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Manufacturing funds cut as allocation to credit scheme reduced

BUSINESS
By Peter Theuri | Apr 9th 2022 | 3 min read
By Peter Theuri | April 9th 2022
BUSINESS

The government has allocated Sh10.1 billion for the promotion of local industries in this year's Budget, down from Sh10.4 billion in the current Financial Year ending in June.

Out of this allocation in the upcoming 2022-2023 Financial Year, Sh1 billion will go to the Credit Guarantee Scheme to enhance access to affordable credit by Micro, Small and Medium Enterprises (MSMEs) involved in manufacturing.

Of this, Sh626 million has been set aside for the provision of credit to MSMEs through the Kenya Industrial Estate.

The budgetary allocation to the Credit Guarantee Scheme is down from last year’s Sh2 billion.

This is despite the consistent pleas from the manufacturing sector to be given more access to credit.

Industrial Parks and Special Economic Zones will also receive marginally sliced allocations, with Sh2.6 billion directed towards the Dongo Kundu Special Economic Zone and Sh295 million towards the development of the Special Economic Zone Textile Park in Naivasha, Kinanie Leather Industrial Park and Athi River Textile Hub.

Another Sh50 million will go to the Freeport and Industrial Park Special Economic Zone in Mombasa.

“Other proposed allocations include Sh410.4 million for the modernisation of (textile manufacturer) RIVATEX and Sh3 billion for supporting access to finance and enterprise recovery,” said Yatani.

The government also intends to invest more cash in the revival of industries that are key to the value addition of Kenya’s cash crops.

“In this respect, I propose an allocation of Sh212.1 million for modernisation of cooperative cotton ginneries and a further Sh250.4 million for the cotton industry revitalisation,” said Yatani.

Last year, Sh210.4 million was set aside for coffee industry revitalisation, with Sh59.2 million directed towards the modernisation of cooperative cotton ginneries. A further Sh50 million was set aside for the cotton development “as subsidy and extension support.”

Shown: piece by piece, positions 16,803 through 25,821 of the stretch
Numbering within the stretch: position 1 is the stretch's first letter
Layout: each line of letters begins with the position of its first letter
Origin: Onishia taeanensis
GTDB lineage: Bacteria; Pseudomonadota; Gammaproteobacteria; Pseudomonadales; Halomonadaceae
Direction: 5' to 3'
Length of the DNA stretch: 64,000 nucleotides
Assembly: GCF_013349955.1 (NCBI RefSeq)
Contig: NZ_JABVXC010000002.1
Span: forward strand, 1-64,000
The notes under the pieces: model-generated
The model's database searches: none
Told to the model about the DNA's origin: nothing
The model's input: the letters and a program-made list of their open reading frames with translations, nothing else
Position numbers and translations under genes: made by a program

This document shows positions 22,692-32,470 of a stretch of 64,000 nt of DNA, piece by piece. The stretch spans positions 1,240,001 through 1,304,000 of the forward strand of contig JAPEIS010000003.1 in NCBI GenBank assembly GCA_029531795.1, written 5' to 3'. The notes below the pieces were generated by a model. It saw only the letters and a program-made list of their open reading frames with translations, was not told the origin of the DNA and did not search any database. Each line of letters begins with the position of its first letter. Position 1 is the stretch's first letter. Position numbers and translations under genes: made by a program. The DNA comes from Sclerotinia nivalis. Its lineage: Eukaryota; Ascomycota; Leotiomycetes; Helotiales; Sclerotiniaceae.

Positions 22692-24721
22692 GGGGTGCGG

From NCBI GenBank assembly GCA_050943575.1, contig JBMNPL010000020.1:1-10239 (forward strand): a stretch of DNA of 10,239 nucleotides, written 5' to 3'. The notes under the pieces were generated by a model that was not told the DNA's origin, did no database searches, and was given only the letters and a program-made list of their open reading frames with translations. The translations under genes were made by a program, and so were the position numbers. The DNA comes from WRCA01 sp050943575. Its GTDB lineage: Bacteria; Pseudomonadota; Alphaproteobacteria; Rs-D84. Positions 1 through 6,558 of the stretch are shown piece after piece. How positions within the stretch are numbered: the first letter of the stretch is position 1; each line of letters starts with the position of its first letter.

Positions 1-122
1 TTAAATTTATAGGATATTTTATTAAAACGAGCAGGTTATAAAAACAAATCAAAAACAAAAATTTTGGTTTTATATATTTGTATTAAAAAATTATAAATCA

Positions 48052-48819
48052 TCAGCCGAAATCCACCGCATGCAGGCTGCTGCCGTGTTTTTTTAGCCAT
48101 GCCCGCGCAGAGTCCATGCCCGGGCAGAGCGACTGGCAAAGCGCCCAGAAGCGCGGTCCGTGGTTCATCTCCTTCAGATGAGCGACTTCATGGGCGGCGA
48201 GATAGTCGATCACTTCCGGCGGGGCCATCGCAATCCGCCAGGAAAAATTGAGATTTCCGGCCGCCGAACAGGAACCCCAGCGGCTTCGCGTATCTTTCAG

The Kenya Industry and Entrepreneurship Project will be allocated Sh1.3 billion meant to equip the youth with essential training and internship opportunities.

The Kenya Youth Employment and Opportunities Project will, on the other hand, receive Sh2.2 billion, with Sh500 million going to the Industrial Research Laboratories and Sh200 million for Constituency Industrial Development Centres.

The manufacturing sector, one of the Big Four Agenda projects, has struggled to live up to expectations despite government efforts to bring industries back to life, extend credit and offer tax incentives to support economic growth.

In the 2022 Manufacturing Priority Agenda document, the Kenya Association of Manufacturers noted that Kenya’s manufacturing sector’s contribution to the gross domestic product (GDP) had been on a steady decline from 12.05 per cent recorded in 2011 to 7.61 per cent in 2020.

This is a huge difference from the 15 per cent target.

“It will require massive growth for the manufacturing sector’s GDP contribution to reach 15 per cent as desired under the Big Four agenda,” the manufacturers’ body said.

CS Yatani said that the implementation of appropriate policies coupled with enhanced investments in the manufacturing sector has created a conducive business environment to support and protect local industries, generation of jobs and improve livelihoods.

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